SHARE
COPY LINK

FRENCH WORD OF THE DAY

French Word of the Day: À priori

This French expression might sound strange when you first hear it because it comes straight from Latin. Here we take a look at what à priori really means.

French Word of the Day: À priori
Photo: Deposit Photos

Why have we chosen à priori?

You'll hear this French expression used in everyday conversation and it's one that's likely to sound particularly strange if you don't already know it. 

You'll also see it used fairly regularly in French headlines. 

What does it mean?

This expression actually has Latin origins and while it is used a lot in French, in English its usage is largely restricted to philosophy and statistics. 

Strictly it means 'in theory' but is used in a variety of contexts which can give the expression slightly different meanings. 

Depending on the context, it can be used to mean 'in principle', 'if everything goes as planned' and 'unless something changes'.

It can also mean 'at first glance' or 'from a quick look' . 

On top of that, it can be used to mean 'prejudice' or 'preconception'. 

If you're in doubt about how to pronounce it, this Youtube video below will help. 

Examples

A priori, sa proposition paraît satisfaisante. – In principle, his suggestion seems satisfactory.
 
Ce biberon semble a priori inoffensif, mais en réalité, il ne l'est pas! – At first glance, this baby's bottle seems harmless, but in reality it is not!
 
Il a trop d'a priori et manque d'objectivité – He has too many preconceptions and lacks objectivity.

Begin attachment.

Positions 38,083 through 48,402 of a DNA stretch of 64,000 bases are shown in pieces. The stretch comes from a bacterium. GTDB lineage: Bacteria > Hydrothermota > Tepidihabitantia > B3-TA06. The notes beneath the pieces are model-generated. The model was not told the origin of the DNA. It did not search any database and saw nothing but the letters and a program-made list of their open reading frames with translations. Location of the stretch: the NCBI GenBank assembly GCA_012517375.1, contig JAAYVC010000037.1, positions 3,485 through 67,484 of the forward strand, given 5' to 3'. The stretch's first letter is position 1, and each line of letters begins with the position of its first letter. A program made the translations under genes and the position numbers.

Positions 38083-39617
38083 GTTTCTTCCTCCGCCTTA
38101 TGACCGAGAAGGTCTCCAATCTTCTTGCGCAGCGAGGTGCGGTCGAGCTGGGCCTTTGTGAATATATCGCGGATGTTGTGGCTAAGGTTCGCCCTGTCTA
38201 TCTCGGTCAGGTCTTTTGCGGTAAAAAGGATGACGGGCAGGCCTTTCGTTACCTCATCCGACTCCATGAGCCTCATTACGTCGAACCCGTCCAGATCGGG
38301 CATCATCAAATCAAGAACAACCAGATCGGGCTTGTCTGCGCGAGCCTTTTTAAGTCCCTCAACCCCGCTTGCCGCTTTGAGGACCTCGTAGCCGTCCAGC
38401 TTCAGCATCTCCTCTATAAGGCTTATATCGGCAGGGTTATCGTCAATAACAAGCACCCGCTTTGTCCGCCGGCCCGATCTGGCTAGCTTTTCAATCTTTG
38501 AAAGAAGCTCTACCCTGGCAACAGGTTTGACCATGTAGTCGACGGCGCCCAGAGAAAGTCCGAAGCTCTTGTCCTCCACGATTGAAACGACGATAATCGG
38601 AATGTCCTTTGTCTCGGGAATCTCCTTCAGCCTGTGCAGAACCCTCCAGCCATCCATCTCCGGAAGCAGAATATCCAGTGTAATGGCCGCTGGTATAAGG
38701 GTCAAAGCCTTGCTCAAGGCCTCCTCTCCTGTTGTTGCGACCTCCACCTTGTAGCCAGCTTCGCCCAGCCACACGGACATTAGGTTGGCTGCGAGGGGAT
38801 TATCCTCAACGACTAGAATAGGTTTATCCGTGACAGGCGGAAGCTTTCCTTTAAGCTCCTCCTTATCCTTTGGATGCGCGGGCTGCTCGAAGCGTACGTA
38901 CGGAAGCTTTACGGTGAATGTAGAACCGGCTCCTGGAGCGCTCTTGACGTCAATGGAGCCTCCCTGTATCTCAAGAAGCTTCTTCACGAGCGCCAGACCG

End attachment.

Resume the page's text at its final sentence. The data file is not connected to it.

(The above examples are from wordreference.com)
 
Tu dois le rencontrer sans à priori. – You must meet him without set opinions (= with an open mind)
 
READ ALSO:
 
 

Member comments

Log in here to leave a comment.
Become a Member to leave a comment.
For members

FRENCH WORD OF THE DAY

French Expression of the Day: Faire trempette

You'll definitely need this phrase as the temperature rises.

French Expression of the Day: Faire trempette

Why do I need to know faire trempette?

Because you might need this phrase to describe that urge to jump in the water once the temperature hits a certain degree this summer.

What does it mean?

Faire trempette – usually pronounced fair trahm-pet – literally means ‘to make dipping sauce’ because the word ‘trempette’ is actually a condiment, or a dip, typically used for raw vegetables. In Canada, the dip is popular, and quite similar to Ranch dressing – a great addition to your crudités (vegetable snacks). 

But this phrase does not have anything to do with your healthy finger-food – in the colloquial sense, the phrase faire trempette actually means to take a dip – as in to go swimming.  

The way the expression came to become about swimming and not eating is pretty logical – in the 1600s a ‘trempette’ was a slice of bread dipped in liquid. As time went on people started to say ‘faire la trempette’ to describe the action of dipping food in liquid – like bread into wine – prior to taking a bite.

It became the metaphorical way of talking about taking a very short bath in the 19th century and now it’s the best way to reference the urge to  splash around for a second before heading back to the lounge chairs to tan. 

While you may  not have heard of this phrase before, you’ve definitely heard its synonym: the verb ‘se baigner’ (‘to bathe,’ but more so used as ‘to swim’). 

Use it like this

Comme la température augmente, je suis encore plus tentée d’aller faire trempette dans le canal. – As the temperature gets higher, I am even more tempted to go take a dip in the canal. 

Je pense que je vais faire trempette et ensuite m’allonger pour bronzer au soleil pendant un moment. – I think I will take a dip and then lay out to tan for a bit.

SHOW COMMENTS